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Colonial Country Club

U.S. Open 2022

U.S. Open 2022: Let's imagine the U.S. Open groups that could have been

June 13, 2022

Harry How

Amid historically contentious times in the world of golf, the USGA opted against fanning the flames. Which, of course, makes sense—LIV Golf is already dominating discourse on site at The Country Club, and the powers that be don’t want all the drama to overshadow the U.S. Open. But the rational decision is often the less fun decision. This certainly qualifies.

The USGA could’ve leaned into these crazy times by continuing their long-running habit of arranging rather cheeky early-round pairings. In 2012, they put K.T. Kim, Y.E. Yang and K.J. Choi together. They veered close to mean-spirited territory on 2014 with the well-fed threesome of Brendan de Jonge, Shane Lowry and Kevin Stadler. They pounced on the low-hanging fruit last year with Tom Hoge, Bo Hoag and Joe Highsmith. You get the picture.

This year’s opening-round pairings, on the contrary, are noticeably light on sophomoric humor. It’s not for a lack of material; in addition to the normal petty drama that’s always percolating on tour, the PGA Tour-LIV schism has introduced an Us vs. Them dynamic to the game. Cooler heads prevailed in the decision-making room, but there is an alternate universe where the USGA opted for chaos. In that universe, these are the first-round pairings.

Rory McIlroy/Brooks Koepka/Phil Mickelson

McIlroy and Koepka have been outspoken critics of LIV. McIlroy, along wtih Justin Thomas, has emerged as a spokesperson of sorts for the PGA Tour, and he has not been shy about zinging LIVers with every chance he get. He called Mickelson’s comments to Alan Shipnuck “naive, selfish, egotistical and ignorant.” After winning the RBC Canadian Open on Sunday, he made it very clear that picking up his 21st PGA Tour win carried extra significance because it’s one more than Greg Norman has. Koepka has been similarly brash, stating bluntly that he doesn’t like where the money is coming from and taking to Instagram to highlight the irony of Phil Mickelson calling someone else greedy.

Then there’s Phil, who has been more closely linked to the upstart tour than any other player. He gave a very awkward press conference on Monday afternoon when he essentially repeated his messaging from last week’s LIV event in London: he understands why people don’t like his decision, but he stands by his decision. We’d love to see these three break bread.

Kevin Na/Grayson Murray/Anyone else

Na and Murray legitimately loathe each other. This goes beyond the normal golf kerfuffle, probably because Murray is among the more … passionate players on the PGA Tour. The origin of this beef dates back to January, when Murray roasted Na’s deliberate pace of play on Twitter: “Kevin Na taking three minutes to putt … does get old.” Na responded by pointing out Murray’s habit of missing cuts. Murray then confronted Na on the driving range at the Mexico Open and things apparently got pretty heated. More recently, after Na announced his decision to join LIV Golf on Twitter, Murray offered less-than-friendly goodbye: “Like I said on the range in Mexico,” he wrote, “you won’t be missed.”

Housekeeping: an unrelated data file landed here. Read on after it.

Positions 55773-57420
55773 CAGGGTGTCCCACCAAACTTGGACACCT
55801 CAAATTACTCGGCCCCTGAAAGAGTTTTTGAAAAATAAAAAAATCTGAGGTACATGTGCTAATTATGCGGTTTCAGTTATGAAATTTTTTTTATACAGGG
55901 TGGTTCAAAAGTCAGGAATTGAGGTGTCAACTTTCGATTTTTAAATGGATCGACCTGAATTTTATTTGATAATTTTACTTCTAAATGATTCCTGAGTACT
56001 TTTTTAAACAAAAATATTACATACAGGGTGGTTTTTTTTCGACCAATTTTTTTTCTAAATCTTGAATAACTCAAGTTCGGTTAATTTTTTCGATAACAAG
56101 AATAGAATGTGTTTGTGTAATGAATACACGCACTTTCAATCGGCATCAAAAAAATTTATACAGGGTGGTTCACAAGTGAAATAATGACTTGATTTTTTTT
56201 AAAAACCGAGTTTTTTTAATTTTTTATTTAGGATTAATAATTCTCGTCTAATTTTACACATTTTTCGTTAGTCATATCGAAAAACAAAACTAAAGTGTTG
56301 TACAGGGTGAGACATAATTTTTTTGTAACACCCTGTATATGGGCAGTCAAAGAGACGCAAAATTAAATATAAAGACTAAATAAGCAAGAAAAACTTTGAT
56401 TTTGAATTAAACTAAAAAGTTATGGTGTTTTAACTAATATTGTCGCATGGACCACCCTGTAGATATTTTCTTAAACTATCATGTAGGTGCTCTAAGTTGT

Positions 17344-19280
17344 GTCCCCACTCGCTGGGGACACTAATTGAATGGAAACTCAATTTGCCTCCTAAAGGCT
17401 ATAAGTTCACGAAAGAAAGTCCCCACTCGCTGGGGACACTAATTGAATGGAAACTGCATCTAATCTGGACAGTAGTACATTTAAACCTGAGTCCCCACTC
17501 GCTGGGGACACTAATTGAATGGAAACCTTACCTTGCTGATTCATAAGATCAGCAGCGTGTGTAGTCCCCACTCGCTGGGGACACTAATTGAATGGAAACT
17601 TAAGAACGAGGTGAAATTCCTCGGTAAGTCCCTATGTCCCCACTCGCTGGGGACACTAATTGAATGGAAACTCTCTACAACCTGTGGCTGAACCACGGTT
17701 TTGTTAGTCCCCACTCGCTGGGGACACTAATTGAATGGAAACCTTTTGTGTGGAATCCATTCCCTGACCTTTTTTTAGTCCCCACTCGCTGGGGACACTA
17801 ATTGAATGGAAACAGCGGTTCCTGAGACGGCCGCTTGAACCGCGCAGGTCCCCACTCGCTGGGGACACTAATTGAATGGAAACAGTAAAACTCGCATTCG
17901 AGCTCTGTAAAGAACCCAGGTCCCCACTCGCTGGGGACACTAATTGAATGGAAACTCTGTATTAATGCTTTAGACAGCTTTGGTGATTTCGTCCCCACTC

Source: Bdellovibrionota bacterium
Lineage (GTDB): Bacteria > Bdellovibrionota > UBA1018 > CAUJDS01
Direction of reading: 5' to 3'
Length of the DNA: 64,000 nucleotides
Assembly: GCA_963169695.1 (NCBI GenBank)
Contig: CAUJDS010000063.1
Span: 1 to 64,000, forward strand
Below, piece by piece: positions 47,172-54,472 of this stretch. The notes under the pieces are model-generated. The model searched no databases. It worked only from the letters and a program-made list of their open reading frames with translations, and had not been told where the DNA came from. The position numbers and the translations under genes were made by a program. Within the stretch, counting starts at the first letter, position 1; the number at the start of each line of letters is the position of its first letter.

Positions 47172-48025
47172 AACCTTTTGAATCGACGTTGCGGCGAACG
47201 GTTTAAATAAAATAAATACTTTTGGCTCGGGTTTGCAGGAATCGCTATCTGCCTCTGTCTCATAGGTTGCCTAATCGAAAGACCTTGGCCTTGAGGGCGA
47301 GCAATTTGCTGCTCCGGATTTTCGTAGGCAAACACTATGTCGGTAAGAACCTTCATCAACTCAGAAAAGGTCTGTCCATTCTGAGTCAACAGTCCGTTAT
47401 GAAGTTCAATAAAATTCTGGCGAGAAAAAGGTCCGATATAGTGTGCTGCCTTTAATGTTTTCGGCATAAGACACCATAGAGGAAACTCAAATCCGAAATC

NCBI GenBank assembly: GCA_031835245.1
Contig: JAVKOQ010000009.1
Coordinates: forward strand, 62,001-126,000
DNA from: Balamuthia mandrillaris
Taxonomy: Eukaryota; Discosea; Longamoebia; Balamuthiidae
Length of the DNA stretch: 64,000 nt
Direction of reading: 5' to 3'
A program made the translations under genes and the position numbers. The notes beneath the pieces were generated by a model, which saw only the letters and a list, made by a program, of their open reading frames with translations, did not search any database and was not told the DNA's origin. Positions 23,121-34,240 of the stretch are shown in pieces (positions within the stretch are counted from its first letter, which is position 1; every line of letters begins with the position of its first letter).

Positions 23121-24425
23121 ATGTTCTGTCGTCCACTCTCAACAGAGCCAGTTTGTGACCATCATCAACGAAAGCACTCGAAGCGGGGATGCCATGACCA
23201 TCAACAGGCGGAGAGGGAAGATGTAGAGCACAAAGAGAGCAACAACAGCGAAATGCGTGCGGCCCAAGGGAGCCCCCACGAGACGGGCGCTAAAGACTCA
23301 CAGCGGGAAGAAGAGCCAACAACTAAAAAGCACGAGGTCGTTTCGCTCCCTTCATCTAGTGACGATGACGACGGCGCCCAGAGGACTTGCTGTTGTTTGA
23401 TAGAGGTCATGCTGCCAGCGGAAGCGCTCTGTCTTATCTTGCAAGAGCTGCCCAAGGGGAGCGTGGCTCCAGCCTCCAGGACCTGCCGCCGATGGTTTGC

Alas, they are not playing together this week. There is, however, this consolation: “Murray” and “Na” are directly next to each other on the alphabetical field list, which means their lockers are next to each other this week.

Scottie Scheffler/Richard Bland/Fran Quinn

The oldest-looking 25-year-old in the world in Scheffler. A man who stole hearts last year as the grey-haired, 48-year-old 36-hole leader at the U.S. Open in Bland. And perhaps the most unlikely qualifier for this week’s U.S. Open, a 57-year-old journeyman pro from just down the road in Worcester who won an eight-for-three playoff at the New York final qualifying site. These three could compare hairlines and talk about the old country over a drink after the round.

Ryan Fox, Brandon Matthews, Matthew Wolff

The longest player on the PGA Tour, Cameron Champ, isn’t in the field this week … but the longest hitter on the European Tour, Ryan Fox, and the longest hitter on the Korn Ferry Tour, Brandon Matthews, are. Wolff, No. 2 in driving distance on the season at 319.5, would serve as the PGA Tour representative in this long-drive contest.

Justin Thomas/Matt Fitzpatrick/Bryson DeChambeau

Justin Thomas has been waiting for Bryson DeChambeau to make the LIV jump for a long time. He’s hinted as much in press conferences, and he mentioned Bryson again, unprompted, in his pre-tournament press conference on Monday.

“He was very adamant about it for a while,” Thomas said in response to a question about Mickelson, “so I don't think that decision or Bryson really surprised any of us. They were talking it up not only to a lot of their peers but other people.” He also mentioned, dripping in disdain, that “everyone has a price.” So, where does Fitz fit into this equation? He was the one who suggested that DeChambeau’s bulk-up was making a mockery of the game and that “it’s not a skill to hit the ball a long way in my opinion.” In the time period since, Fitzpatrick has made a concerted effort to add speed and is hitting the ball significantly longer than he ever has. In related news, he’s having his best season on the PGA Tour.

Chris Gotterup, Sam Bennett (a), Fred Biondi (a)

Gotterup, who just graduated from Oklahoma, was the top-ranked player in college golf last season. Texas A&M’s Sam Bennett finished the year at No. 4 and will return to College Station this year rather than turn pro and play the Korn Ferry Tour, which he could’ve done given his standing in the PGA Tour University rankings. And Fred Biondi finished his junior year at Florida as the No. 10 player in college golf. This would’ve been a comfortable threesome for our college contingent.

Min Woo Lee, Danny Lee, K.H. Lee

This one’s pretty self-explanatory.